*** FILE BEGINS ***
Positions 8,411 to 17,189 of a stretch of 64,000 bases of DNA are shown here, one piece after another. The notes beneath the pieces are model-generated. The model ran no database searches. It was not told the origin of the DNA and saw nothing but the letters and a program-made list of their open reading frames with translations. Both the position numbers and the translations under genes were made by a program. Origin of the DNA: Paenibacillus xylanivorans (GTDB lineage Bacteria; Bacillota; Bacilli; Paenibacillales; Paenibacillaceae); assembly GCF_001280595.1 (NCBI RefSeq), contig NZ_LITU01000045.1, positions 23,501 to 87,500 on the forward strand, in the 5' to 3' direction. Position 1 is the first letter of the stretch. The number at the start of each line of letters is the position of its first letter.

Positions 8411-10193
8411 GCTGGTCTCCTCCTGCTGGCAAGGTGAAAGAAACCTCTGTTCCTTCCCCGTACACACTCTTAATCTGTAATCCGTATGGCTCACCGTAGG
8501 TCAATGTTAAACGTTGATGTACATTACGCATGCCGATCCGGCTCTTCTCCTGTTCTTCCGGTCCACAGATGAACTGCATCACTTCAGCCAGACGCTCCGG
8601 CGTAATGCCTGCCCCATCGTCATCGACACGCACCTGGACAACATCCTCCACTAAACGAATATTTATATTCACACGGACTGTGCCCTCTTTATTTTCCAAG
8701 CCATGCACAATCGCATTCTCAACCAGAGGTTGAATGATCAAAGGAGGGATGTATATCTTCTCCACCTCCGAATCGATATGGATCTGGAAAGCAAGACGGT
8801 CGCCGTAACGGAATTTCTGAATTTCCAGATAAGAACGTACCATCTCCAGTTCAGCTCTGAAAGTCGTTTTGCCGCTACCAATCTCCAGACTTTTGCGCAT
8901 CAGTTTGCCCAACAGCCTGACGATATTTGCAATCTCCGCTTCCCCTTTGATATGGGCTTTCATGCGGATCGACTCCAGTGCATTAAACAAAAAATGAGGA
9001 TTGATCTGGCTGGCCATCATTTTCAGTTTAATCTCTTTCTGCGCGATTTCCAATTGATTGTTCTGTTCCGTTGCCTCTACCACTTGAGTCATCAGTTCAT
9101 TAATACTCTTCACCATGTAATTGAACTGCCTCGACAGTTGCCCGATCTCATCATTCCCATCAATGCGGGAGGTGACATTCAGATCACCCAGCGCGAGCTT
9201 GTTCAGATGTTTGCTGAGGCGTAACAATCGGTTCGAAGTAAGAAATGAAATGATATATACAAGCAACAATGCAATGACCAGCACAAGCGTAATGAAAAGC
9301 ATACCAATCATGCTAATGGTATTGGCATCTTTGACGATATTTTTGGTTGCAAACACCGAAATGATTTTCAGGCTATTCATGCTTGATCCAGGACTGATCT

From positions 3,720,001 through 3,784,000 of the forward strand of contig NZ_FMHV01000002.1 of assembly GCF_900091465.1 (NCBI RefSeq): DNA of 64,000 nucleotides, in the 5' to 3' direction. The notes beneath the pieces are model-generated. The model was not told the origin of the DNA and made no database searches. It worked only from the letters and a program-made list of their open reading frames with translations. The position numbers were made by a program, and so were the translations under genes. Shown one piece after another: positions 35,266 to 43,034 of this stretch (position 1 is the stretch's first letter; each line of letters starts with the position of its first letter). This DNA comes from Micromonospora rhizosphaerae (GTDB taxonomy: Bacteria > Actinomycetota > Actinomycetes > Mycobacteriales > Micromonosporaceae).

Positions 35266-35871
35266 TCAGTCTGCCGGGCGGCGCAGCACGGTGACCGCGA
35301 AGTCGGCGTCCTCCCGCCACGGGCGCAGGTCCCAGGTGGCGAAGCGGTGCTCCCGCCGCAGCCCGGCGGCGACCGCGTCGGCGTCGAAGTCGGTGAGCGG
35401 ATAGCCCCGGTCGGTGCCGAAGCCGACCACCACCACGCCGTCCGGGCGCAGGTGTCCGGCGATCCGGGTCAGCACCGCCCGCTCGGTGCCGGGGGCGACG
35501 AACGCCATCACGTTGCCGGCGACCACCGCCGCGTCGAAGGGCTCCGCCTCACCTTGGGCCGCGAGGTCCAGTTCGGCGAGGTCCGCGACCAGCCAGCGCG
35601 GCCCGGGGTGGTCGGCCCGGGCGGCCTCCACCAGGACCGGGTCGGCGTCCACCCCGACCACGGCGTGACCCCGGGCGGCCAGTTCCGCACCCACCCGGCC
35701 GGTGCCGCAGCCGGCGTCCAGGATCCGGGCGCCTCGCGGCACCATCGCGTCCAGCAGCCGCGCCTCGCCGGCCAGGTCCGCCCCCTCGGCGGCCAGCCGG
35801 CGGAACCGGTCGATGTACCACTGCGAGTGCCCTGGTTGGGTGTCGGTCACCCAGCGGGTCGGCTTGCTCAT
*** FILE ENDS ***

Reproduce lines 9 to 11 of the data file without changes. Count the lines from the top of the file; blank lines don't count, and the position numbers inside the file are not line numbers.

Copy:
9001 TTGATCTGGCTGGCCATCATTTTCAGTTTAATCTCTTTCTGCGCGATTTCCAATTGATTGTTCTGTTCCGTTGCCTCTACCACTTGAGTCATCAGTTCAT
9101 TAATACTCTTCACCATGTAATTGAACTGCCTCGACAGTTGCCCGATCTCATCATTCCCATCAATGCGGGAGGTGACATTCAGATCACCCAGCGCGAGCTT
9201 GTTCAGATGTTTGCTGAGGCGTAACAATCGGTTCGAAGTAAGAAATGAAATGATATATACAAGCAACAATGCAATGACCAGCACAAGCGTAATGAAAAGC